Breast cancer is the most commonly diagnosed non-skin cancer and is a main cause of cancer-related mortality in women worldwide [1]. Breast tumors are highly heterogeneous and are classified based on the expression of estrogen and progesterone receptors and HER2 into ER+, HER2+, and ER-PR-HER2- (triple negative breast cancer, TNBC) disease. The categorization of breast tumors based on hormone receptor and HER2 status and the use of endocrine and HER2-targeted therapy, respectively, are some of the first examples of a molecular-based classification and personalized cancer treatment leading to a meaningful improvement in cancer clinical outcomes [2-7]. Unfortunately, TNBC still lack effective targeted therapy, which in combination with the propensity of this tumor type for early metastatic dissemination results in poor five-year survival rates [8].

Inflammatory breast cancer (IBC) is a rare, very aggressive subset of the disease accounting for 2-5% of all breast tumors [9, 10]. IBC is characterized by a younger age at diagnosis, a rapid onset of erythema, edema, breast enlargement and pain usually occurring over a three months duration. The incidence of IBC in the US has increased by approximately 25% over the last decade. The overall median survival for IBC remains low (2.9 years) despite improvements in multimodal therapy (i.e., chemotherapy, mastectomy, radiation therapy). Thus, a greater understanding of the molecular etiology of IBC is needed in order to decipher the pathophysiology of the disease and to develop rationally-designed and more effective therapies. IBCs are divided into the same major subtypes non-IBC tumors; however, IBCs are enriched in TNBCs [11, 12]. Preventing the outgrowth of clinically relevant metastatic lesions and their successful treatment are the most challenging areas in breast cancer with the highest impact on survival, as cancer-related death is largely due to metastatic disease. These clinical observations highlight the importance of disease heterogeneity in therapeutic responses and the inadequacy of our knowledge in this area.

The overwhelming majority of breast cancer-related deaths are a result of complications from metastatic disease, which develops due to our inability to effectively prevent the outgrowth of macro-metastatic lesions by neo-adjuvant and adjuvant therapy. Distant metastases are also relatively resistant to treatment in part due to a large tumor burden and selection for cancer cells with the highest fitness during ineffective therapies. Therefore, understanding the mechanisms underlying tumor progression and metastasis is crucial for improved disease control. Intratumor heterogeneity is a major determinant of both metastatic progression and resistance to treatment.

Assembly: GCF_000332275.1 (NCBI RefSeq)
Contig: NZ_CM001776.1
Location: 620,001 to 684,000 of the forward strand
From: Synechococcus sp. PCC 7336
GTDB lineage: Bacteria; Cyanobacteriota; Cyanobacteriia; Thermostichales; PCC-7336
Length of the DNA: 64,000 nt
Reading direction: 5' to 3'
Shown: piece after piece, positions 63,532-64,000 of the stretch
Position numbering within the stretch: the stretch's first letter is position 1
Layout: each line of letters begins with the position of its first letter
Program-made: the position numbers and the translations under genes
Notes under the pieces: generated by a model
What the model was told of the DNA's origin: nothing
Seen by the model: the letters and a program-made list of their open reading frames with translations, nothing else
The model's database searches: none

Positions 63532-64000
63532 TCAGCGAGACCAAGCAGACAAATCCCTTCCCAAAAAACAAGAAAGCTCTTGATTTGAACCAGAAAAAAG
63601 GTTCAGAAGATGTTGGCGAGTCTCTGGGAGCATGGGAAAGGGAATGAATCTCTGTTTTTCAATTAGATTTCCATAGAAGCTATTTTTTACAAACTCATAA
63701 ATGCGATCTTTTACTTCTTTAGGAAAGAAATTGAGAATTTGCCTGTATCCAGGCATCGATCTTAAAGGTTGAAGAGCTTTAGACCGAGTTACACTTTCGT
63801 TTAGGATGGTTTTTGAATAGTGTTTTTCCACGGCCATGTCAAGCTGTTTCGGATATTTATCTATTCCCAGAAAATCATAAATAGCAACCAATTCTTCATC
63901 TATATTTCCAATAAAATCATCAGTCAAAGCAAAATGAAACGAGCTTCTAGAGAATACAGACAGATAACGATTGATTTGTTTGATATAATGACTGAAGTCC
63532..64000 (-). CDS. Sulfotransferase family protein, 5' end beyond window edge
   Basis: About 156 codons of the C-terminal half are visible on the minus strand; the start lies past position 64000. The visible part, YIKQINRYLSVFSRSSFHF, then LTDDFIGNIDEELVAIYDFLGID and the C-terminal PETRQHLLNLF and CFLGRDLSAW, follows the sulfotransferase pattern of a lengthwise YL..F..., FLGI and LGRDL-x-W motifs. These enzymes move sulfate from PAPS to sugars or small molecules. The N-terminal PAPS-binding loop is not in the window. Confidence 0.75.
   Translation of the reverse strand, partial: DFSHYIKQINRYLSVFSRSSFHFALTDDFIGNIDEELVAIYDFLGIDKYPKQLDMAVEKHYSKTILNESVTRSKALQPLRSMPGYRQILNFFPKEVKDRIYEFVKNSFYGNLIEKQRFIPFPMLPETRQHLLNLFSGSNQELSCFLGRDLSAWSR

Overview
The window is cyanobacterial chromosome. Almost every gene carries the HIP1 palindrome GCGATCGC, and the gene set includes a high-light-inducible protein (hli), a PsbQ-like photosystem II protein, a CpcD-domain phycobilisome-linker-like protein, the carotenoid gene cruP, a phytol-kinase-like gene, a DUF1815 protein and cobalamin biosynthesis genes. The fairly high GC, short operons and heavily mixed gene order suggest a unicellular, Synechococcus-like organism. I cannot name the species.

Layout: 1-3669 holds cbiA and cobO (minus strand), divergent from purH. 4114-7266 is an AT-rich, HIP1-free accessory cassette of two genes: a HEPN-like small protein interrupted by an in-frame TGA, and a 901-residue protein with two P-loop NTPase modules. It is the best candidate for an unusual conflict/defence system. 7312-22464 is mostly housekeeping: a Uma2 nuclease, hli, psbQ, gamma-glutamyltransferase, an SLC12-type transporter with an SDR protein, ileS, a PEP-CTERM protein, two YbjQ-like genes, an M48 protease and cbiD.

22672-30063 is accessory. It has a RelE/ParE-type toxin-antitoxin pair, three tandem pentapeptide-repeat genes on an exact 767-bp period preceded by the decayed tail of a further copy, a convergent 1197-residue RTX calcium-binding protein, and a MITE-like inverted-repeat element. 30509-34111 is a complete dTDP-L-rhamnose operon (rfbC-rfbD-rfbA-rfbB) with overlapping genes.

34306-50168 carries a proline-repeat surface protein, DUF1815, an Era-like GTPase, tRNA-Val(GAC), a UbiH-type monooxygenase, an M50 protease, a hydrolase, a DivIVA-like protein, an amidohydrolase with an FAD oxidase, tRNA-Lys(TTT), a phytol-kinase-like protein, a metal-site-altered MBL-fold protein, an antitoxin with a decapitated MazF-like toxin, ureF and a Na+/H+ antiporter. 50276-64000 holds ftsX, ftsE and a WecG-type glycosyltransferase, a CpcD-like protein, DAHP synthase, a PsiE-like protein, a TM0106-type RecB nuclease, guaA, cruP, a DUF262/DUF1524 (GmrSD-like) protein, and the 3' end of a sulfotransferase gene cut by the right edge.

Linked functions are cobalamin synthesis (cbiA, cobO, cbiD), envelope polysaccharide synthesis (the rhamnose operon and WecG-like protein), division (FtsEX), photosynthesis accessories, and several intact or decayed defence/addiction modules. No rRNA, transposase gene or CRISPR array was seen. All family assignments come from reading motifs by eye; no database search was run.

Our laboratories have been analyzing intratumor cellular heterogeneity in breast cancer for genetic and phenotypic features in clinical patient samples, developing xenograft models to test the functional relevance of intratumor heterogeneity for disease progression and therapeutic resistance, and creating mathematical and statistical models based on these experimental data. Building on our prior studies, we now propose to use mathematical models to develop novel treatment strategies for TNBCs and IBCs that more effectively prevent the outgrowth of macro-metastatic lesions and eliminate or control the ones that still emerge despite therapy. The high scientific impact of the proposed studies lies in providing a deeper understanding of how intratumor heterogeneity alters treatment outcome and metastatic progression in breast cancer. As a direct bridge to the clinic, this project will test treatment strategies designed based on our comprehensive understanding of intratumor heterogeneity, its role in disease progression to metastasis, and physical sciences-based approaches to identify best treatment modalities. Enabled by the essential pre-clinical insights gained by this study, our ultimate goal is rapid transition to one or more clinical trials upon completion of the project. Because IBC and TNBC are still only treated with chemotherapies and the majority of patients die of their disease, any new treatment that is predicted to significantly improve survival can quickly be tested in patients and, if proven effective, be adapted as the new standard of care.

Current cancer treatment strategies are designed largely based on empirical traditions and the potential effect of alterations in dosing schedules on therapeutic responses has not been investigated. Similarly, intratumor heterogeneity for targets of cancer therapies and the effects of this on clinical outcomes has not been explored. During the course of the proposed project, we will investigate cellular and molecular changes within breast tumors during different treatments (including novel investigational drugs), design physical sciences-based approaches that will predict the best treatment strategy for a specific tumor, and experimentally test the validity of these predictions.



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11. Van Laere S, Van der Auwera I, Van den Eynden G, Van Hummelen P, van Dam P, Van Marck E, et al. Distinct molecular phenotype of inflammatory breast cancer compared to non-inflammatory breast cancer using Affymetrix-based genome-wide gene-expression analysis. Br J Cancer. 2007;97(8):1165-74.

12. Van Laere SJ, Van der Auwera I, Van den Eynden GG, van Dam P, Van Marck EA, Vermeulen PB, et al. NF-kappaB activation in inflammatory breast cancer is associated with oestrogen receptor downregulation, secondary to EGFR and/or ErbB2 overexpression and MAPK hyperactivation. Br J Cancer. 2007;97(5):659-69. 


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